China will continue to be a major contributor to global trade growth in the year ahead thanks to continued strength in China’s domestic demand and import demand driven by robust export orders, said an expert with investment research firm MRB Partners.
“It is clear that China will continue to provide solid support for the global economic expansion for the foreseeable future, driven primarily by consumption,” said Mehran Nakhjavani, partner of emerging markets with MRB Partners, in a recent research note.
Purchasing Managers’ Indexes (PMI), MRB’s self-developed economic activity indicator and alternative indicator on electricity consumption, rail cargo volume and bank lending suggested Chinese economic spurt has broadly peaked, according to Nakhjavani.
Chinese retail sales of various flavors have all peaked and are rolling over, while still expanding at a rate faster than that experienced prior to the pandemic, noted Nakhjavani.
The return to “normal” consumption levels is underpinned by the elimination of food price inflation, which has acted as a material headwind to discretionary spending, given that food comprises a large weight in the household consumption basket, said Nakhjavani.
China’s overall retail sales in May were 9.3 percent higher than two years ago, with online sales up 32 percent and auto sales growing 15 percent from that in the same period of 2019, according to statistics with National Bureau of Statistics of China.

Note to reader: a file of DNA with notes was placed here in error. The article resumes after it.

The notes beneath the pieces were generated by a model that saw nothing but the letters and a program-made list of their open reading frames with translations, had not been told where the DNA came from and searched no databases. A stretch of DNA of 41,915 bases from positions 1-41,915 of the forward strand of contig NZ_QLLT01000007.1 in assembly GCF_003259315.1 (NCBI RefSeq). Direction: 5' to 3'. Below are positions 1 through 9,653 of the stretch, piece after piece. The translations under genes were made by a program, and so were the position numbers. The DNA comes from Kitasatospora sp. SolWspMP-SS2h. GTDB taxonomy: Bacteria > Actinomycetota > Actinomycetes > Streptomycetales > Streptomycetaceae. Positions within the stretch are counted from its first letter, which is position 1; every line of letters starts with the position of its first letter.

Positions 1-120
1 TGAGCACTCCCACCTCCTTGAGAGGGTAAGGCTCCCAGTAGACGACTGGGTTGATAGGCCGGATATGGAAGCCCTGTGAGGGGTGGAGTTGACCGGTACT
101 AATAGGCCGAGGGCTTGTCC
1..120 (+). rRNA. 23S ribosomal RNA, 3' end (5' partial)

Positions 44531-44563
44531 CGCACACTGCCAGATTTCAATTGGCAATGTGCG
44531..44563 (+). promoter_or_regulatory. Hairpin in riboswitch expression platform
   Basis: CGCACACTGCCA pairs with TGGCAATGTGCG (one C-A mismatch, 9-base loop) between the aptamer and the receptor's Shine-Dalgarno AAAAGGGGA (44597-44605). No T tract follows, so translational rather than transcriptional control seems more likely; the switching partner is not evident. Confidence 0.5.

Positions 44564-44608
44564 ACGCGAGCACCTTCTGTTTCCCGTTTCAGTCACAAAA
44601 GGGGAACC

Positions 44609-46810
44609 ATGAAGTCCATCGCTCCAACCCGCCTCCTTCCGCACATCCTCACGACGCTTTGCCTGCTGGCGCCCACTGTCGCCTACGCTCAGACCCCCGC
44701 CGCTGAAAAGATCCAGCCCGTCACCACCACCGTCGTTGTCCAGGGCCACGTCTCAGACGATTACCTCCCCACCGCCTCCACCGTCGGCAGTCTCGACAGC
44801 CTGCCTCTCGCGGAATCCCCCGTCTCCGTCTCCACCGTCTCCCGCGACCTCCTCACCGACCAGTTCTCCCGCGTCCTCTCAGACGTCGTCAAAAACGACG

The real performance of Chinese foreign trade is consistent with a return to the norm prior to the twin disruptions of the US-led tariff war and the coronavirus pandemic, said Nakhjavani, adding that trade data continue to be obscured by base effects and the depreciation of the US dollar over the past year.
“The PMI for manufacturing export orders remains in expansionary territory and close to a six-month high, which is an encouraging sign for global trade,” said Nakhjavani.
The volume index measuring containerized shipping exports has also pulled back from its peak, and is expanding at a steady pace consistent with pre-pandemic normality, he said.
If there were no logistic bottlenecks which have sent the cost of such containers soaring, the throughput in Chinese ports would have been more robust, added Nakhjavani.
MRB Partners continue to overweight Chinese stocks within an emerging market equity portfolio as the impact of recalibrated earnings expectations on mega-cap stocks will fade and underlying economic momentum will ensure steady earnings growth support for Chinese stocks.